When participants in the Reading Hospital Road Run reach the start line at 9:30 on a Sunday morning in mid-October, they know the race they are about to run is neither a sprint nor a marathon. The one-mile, 5K, or 10K run/walk takes participants on a winding, tree-lined trail down the residential streets of West Reading, PA. The serious runners can finish in as little as 30 minutes; the walkers clock closer to 90. But everyone has the same goal: finish.
For executives at Diamond Credit Union ($399M, Pottstown, PA), the event’s lead sponsor, the race represents a process toward improved brand awareness, not a single achievement.
Small Size, Big Focus
Diamond has 45,000 members and nearly $400 million in assets. As the eighteenth largest credit union in Pennsylvania by asset size, it is not a small credit union, but it must be creative when using its resources. It is selective in its sponsorship commitments and looks for opportunities that will both boost brand awareness and establish its presence as a community leader.
The decision to sponsor the Reading Hospital Road Run was difficult, but once the credit union realized the move would support a key business partner as well as improve brand awareness, “it became an easy decision to dedicate funds to an event like this,” says Todd Rothenberger, senior vice president and chief marketing officer at Diamond.
“Are there other opportunities that we don’t hit on because of our resources?” asks Rothenberger rhetorically. “Sure. But we have to be able to focus our efforts to be successful.”
Five years ago, before the Reading Hospital sponsorship, Diamond commissioned a market study using quantitative and qualitative research to determine its market awareness. The study is currently incomplete, but the credit union acknowledges the difficulty in gauging changes to awareness after a single event.
“That singular event won’t do it,” Rothenberger says. “It’s the cumulative efforts that bring about the brand awareness you are trying to achieve.”
Like coal to a diamond, the branding process takes time. As such, the Road Run is only a small — albeit seemingly successful — part of Diamond’s overall strategy. According to Callahan & Associates’ Peer-to-Peer analytics, Diamond’s membership grew by more than 12% from September 2010 — the last data cycle before the first sponsored race — to June 2013. Share draft accounts, an indication that members have made the credit union their primary financial institution, have increased more than 26% during the same span. Dollars flowing into these share drafts have increased 32.7%.
A Partnership Built to Last
The race is run in October on a scenic route through the suburbs. This year marks the fourth year of the new annual Road Run, revived in 2010 after a short hiatus. The event is slowly re-entrenching itself in the community calendar. Every year brings more participants, and more participants indicate greater awareness. The slapping of sneakers on sidewalk has become music to Diamond’s ears.
Founded in 1947 as Spicer Pottstown Federal Credit Union, the credit union served employees of Spicer Manufacturing Company in Pottstown. After a 1996 merger, the renamed Diamond added the employees of the The Reading Hospital system, the largest employer in Berks County and the namesake of the annual Road Run, to its field of membership. In 2006, Diamond’s charter expanded to include anyone who lives, works, worships, regularly conducts business, or attends school in Berks County and the Tri-County Region. With this growth, Diamond placed itself into a more competitive market. In the Greater Reading area, 12 different credit unions operate branches, a crowded market for financial service providers looking to attract new members. And as a relative newcomer to the area, Diamond Credit Union lagged behind others in brand awareness.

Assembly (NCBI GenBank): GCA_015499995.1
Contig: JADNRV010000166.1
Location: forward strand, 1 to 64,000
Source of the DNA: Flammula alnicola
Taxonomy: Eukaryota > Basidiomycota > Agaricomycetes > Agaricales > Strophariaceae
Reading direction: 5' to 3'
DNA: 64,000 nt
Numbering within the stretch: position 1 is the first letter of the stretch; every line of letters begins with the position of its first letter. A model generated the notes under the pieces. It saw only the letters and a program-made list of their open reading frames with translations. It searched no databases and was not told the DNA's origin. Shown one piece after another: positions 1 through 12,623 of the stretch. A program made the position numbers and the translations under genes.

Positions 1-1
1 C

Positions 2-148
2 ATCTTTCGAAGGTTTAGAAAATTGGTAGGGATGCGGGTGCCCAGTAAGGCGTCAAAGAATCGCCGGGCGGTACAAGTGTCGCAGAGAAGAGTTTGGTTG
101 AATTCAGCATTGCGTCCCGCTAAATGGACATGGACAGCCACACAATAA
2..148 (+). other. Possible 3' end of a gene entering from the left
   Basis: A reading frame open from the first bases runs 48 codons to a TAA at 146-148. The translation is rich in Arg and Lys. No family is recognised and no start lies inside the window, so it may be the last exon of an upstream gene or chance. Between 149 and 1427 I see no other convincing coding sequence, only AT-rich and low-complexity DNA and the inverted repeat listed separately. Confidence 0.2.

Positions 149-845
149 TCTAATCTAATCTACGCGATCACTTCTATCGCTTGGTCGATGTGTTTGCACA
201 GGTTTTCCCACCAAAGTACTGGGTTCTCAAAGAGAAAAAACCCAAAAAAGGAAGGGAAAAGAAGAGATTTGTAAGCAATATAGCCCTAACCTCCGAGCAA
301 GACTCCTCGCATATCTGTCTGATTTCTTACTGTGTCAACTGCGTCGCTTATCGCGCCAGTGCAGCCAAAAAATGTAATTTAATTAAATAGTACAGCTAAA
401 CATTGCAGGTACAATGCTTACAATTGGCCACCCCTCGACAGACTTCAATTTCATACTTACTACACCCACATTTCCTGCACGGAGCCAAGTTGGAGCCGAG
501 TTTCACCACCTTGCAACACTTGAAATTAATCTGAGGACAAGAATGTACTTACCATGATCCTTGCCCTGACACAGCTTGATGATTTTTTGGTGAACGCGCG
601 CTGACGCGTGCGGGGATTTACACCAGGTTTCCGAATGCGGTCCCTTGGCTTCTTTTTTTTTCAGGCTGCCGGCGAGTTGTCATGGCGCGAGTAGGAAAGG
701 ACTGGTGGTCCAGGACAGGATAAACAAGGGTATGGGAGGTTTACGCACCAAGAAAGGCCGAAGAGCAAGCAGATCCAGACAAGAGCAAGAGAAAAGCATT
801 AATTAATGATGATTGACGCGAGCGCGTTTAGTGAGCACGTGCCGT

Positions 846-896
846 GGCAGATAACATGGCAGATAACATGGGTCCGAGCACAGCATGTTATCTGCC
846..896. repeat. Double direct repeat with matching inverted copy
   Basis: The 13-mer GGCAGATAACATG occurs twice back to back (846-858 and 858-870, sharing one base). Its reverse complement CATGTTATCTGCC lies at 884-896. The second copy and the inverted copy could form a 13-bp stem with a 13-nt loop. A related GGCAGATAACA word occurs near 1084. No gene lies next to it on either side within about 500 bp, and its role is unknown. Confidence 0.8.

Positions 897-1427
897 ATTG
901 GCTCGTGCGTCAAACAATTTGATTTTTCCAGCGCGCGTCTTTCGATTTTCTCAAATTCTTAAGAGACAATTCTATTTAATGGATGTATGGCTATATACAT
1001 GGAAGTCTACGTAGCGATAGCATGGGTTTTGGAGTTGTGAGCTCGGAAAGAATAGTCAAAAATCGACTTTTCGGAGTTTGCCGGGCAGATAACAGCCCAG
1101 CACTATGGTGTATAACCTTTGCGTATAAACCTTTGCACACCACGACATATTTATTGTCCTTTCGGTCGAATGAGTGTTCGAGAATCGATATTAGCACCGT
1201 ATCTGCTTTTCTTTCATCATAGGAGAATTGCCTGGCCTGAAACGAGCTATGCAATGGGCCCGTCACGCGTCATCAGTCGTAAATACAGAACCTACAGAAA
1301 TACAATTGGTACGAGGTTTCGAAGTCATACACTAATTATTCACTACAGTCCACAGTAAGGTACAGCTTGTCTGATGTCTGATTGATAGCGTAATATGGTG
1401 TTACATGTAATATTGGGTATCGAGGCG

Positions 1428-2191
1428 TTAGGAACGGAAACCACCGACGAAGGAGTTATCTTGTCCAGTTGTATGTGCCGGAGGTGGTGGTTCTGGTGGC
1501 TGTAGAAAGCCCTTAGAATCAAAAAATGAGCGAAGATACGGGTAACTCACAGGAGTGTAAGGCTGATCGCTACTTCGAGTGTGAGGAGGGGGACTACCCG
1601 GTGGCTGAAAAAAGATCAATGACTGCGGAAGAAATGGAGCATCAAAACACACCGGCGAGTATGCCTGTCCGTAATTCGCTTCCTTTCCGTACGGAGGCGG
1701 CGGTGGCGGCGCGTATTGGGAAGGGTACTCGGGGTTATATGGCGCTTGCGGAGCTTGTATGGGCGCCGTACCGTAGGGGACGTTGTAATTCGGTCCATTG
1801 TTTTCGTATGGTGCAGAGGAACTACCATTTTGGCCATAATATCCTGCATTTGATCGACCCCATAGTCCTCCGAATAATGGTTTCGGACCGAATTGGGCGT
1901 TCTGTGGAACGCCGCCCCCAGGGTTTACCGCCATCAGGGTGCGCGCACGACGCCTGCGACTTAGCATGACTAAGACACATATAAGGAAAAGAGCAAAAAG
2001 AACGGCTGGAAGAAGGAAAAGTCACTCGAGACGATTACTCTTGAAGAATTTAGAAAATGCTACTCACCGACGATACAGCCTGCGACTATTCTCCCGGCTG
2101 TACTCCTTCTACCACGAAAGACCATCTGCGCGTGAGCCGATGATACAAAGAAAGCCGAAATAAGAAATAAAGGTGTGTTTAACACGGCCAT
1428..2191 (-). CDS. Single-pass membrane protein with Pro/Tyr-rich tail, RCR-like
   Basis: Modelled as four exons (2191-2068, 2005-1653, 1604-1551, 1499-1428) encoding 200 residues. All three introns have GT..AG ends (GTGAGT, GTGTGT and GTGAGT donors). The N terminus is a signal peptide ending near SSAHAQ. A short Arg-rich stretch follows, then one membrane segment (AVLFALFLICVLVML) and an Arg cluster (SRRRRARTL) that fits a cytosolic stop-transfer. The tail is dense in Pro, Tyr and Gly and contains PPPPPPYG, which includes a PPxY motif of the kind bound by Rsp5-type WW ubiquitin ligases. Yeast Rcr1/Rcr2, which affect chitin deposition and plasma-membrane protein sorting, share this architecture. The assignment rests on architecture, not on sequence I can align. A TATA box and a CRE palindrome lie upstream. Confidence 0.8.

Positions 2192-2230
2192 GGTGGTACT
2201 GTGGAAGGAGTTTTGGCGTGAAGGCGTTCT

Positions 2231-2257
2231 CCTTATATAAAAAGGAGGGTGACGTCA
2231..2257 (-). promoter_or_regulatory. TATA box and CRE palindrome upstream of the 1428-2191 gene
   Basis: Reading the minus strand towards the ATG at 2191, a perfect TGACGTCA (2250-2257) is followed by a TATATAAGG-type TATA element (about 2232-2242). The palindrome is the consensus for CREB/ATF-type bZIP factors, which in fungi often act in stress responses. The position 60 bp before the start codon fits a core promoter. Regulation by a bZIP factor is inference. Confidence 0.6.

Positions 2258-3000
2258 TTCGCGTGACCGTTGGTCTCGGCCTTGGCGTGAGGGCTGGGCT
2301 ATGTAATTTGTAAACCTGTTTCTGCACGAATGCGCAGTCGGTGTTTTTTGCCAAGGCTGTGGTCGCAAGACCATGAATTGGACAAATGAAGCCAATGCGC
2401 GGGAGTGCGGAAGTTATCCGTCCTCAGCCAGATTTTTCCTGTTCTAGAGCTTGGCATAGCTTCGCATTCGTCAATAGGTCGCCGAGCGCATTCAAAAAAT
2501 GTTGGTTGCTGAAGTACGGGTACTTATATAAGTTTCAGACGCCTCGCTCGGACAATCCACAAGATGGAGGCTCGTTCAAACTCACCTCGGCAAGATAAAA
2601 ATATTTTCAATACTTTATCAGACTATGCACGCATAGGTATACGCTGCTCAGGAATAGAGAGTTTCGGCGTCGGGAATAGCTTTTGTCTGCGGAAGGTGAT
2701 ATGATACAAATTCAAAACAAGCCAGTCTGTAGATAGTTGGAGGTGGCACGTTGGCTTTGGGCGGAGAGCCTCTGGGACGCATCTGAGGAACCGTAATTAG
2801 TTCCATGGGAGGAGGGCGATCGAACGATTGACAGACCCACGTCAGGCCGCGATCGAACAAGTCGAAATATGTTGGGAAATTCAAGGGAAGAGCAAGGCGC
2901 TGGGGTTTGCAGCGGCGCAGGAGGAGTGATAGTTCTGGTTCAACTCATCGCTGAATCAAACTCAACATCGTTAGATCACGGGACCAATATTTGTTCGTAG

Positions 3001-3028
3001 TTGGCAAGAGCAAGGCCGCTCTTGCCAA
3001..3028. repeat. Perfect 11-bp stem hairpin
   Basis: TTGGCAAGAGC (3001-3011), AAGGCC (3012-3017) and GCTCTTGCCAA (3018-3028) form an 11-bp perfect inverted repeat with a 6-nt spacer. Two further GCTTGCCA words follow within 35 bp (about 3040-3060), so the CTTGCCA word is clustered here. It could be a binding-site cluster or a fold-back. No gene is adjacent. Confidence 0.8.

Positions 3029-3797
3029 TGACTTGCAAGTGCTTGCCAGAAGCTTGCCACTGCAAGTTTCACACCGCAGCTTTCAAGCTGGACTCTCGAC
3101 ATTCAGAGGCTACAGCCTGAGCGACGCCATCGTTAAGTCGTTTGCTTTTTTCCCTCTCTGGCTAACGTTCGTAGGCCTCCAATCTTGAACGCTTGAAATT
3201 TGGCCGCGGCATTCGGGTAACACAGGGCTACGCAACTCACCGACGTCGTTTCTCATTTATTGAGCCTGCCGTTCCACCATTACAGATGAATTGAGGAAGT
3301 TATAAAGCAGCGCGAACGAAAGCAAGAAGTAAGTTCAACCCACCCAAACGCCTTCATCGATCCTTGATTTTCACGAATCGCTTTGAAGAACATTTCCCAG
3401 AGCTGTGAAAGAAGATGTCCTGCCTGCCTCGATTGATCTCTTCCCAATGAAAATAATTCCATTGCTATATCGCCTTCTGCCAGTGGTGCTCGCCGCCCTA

Diamond’s choice to partner with The Reading Hospital was a logical first step toward brand awareness. Recognition comes before leadership.
The relationship between Diamond and The Reading Hospital began as a way for the credit union to grow its membership base, but the relationship has progressed over the years. Today, Diamond operates a branch inside the hospital, and the two have come together on several business partnerships, such as the building of new ATMs.
During the Road Run’s initial planning stages, Reading Hospital approached Diamond to gauge its interest in taking the lead, “tower,” sponsorship. Diamond, conscious of the potential awareness and leadership benefits, seized the opportunity. The sponsorship is perfect for Diamond because the event helps the credit union get out into the community, Rothenberger says. Family members and friends come out to support the broad spectrum of participants that take part in the race, and a live band contributes to the electric atmosphere.
Diamond sends a team of management staff and volunteers to network and improve community awareness of the Diamond brand. They set up a table and have casual conversations with both members and non-members about anything from checking accounts to the weather.
When the last participant crosses the finish line, the race is over for another year. For Diamond, the race continues without any indication of the remaining distance. But the ultimate goal — improved brand awareness — is in sight.